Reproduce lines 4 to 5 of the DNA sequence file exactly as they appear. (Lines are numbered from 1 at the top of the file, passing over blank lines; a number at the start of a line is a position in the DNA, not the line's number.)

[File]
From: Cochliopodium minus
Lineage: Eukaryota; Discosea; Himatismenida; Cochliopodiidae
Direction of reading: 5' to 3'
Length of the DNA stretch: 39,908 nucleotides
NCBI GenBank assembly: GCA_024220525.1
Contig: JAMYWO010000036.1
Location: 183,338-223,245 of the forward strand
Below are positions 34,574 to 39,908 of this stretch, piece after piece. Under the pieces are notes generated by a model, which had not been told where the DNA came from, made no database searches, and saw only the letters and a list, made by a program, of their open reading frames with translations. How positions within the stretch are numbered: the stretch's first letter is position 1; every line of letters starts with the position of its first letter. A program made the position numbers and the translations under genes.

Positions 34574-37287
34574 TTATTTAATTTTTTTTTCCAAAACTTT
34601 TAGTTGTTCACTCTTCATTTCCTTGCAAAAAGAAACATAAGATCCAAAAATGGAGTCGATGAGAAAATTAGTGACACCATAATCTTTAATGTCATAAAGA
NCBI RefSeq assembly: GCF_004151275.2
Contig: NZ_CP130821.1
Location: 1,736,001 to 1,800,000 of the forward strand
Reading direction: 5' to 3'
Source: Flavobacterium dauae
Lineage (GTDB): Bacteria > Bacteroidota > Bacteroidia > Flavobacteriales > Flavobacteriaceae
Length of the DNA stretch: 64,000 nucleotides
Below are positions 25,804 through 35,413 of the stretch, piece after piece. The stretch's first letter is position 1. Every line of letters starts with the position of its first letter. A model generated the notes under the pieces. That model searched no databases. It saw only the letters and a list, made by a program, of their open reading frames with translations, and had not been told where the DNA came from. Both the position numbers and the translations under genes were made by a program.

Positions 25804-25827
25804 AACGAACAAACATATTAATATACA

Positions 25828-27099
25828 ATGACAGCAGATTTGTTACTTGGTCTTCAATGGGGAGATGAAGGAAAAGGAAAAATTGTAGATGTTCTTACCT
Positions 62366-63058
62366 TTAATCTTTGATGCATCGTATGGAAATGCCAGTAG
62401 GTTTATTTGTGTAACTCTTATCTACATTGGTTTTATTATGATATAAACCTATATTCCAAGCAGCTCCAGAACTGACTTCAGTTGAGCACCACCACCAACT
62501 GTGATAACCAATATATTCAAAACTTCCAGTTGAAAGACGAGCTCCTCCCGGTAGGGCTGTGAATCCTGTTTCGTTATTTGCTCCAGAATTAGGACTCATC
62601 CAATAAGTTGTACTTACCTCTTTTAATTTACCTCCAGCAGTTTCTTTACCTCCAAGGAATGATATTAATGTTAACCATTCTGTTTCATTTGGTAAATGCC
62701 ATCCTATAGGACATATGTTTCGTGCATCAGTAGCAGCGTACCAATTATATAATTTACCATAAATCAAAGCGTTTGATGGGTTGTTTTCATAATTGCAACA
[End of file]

Length of the DNA stretch: 39,908 nucleotides
NCBI GenBank assembly: GCA_024220525.1